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Baby boys who use pacifiers fail to mimic the facial expressions of adults and other children, which in turn impairs learning social and emotional responses to other human beings, according to research that explored the relationship between pacifier use and emotional development in children. More >>
Baby boys who use pacifiers fail to mimic the facial expressions of adults and other children, which in turn impairs learning social and emotional responses to other human beings, according to research that explored the relationship between pacifier use and emotional development in children.
Researchers conducted 3 investigations to examine the effects of pacifiers on social processing skills during infancy.
In 1 study, the parents of first- and second-grade students in 4 elementary schools in France completed questionnaires assessing their children’s pacifier use and thumb sucking, specifically the age in months at the onset and the ending of the practice, when and where their children used pacifiers, and the frequency of use.
The children were administered a “morphing” task in which they mimicked sad or smiling faces presented on a computer screen while they were filmed and their responses scored. Results showed that boys who had used pacifiers frequently during the day at home were less likely to copy the facial expressions onscreen.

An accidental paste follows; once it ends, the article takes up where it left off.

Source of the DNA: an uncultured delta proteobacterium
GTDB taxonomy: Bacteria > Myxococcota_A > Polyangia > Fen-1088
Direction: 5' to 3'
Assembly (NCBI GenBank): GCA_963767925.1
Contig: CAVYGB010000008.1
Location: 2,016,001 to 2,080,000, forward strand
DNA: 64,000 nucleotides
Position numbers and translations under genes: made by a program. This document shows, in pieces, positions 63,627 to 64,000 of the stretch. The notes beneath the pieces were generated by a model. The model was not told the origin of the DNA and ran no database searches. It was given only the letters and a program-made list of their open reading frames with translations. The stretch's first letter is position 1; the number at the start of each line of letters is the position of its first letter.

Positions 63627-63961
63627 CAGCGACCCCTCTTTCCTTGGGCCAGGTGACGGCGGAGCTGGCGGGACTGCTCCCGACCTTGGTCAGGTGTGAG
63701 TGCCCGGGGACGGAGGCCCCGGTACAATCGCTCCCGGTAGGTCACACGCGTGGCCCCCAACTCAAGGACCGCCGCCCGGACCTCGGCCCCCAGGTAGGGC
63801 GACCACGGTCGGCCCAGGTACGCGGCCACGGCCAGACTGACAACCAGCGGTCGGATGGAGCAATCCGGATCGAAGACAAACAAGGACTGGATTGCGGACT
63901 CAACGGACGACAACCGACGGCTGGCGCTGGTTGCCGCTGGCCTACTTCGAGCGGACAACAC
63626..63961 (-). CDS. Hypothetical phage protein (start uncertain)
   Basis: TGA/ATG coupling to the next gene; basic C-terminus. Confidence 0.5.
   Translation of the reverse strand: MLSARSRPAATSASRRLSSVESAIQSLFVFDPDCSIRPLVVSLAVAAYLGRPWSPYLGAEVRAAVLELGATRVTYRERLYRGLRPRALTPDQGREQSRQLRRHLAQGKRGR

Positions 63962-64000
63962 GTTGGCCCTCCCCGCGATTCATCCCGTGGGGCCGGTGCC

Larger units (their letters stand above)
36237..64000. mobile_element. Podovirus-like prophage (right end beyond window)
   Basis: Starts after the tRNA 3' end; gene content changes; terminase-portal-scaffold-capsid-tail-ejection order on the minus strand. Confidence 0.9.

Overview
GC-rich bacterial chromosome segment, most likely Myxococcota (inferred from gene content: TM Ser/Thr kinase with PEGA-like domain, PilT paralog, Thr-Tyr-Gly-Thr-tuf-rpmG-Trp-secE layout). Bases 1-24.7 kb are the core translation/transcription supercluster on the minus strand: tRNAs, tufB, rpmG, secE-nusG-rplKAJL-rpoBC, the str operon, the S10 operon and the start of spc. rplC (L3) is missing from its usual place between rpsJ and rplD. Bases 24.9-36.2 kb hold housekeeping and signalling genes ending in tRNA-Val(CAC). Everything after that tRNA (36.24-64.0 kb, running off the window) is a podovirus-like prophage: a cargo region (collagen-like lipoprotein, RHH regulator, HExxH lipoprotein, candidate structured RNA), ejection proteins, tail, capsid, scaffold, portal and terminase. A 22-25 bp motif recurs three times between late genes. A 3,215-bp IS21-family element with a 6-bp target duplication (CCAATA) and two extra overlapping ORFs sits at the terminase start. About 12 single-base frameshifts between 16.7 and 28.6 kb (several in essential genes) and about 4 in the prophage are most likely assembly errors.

In a second study, researchers surveyed 167 college students who had used pacifiers as children for an average duration of 22 months. The men in the study who had used pacifiers more often as babies scored lower on tests of perspective taking, which is related to empathy.
The third study compared scores on emotional intelligence tests among 124 college students from the United States and 304 university students from France. The men in both groups who had most used pacifiers scored lower for emotional competence, showing that the detrimental effect of pacifier use among boys is not specific to country.
In all 3 studies, the effect was noticeably absent among girls. Also, none of the studies produced the same effect for thumb sucking.
The findings that only boys show impaired emotional functioning because they used pacifiers as infants suggests that perhaps boys are more immature and also more vulnerable than girls to disruptions in social information processing early in life. Babies with pacifiers in their mouths cannot easily copy the facial expressions of caregivers or other children, making it more difficult for them to express their own emotions in response.
The American Academy of Pediatrics, however, recommends using pacifiers at night and during all sleep times because studies have shown that pacifiers reduce the risk of sudden infant death syndrome.
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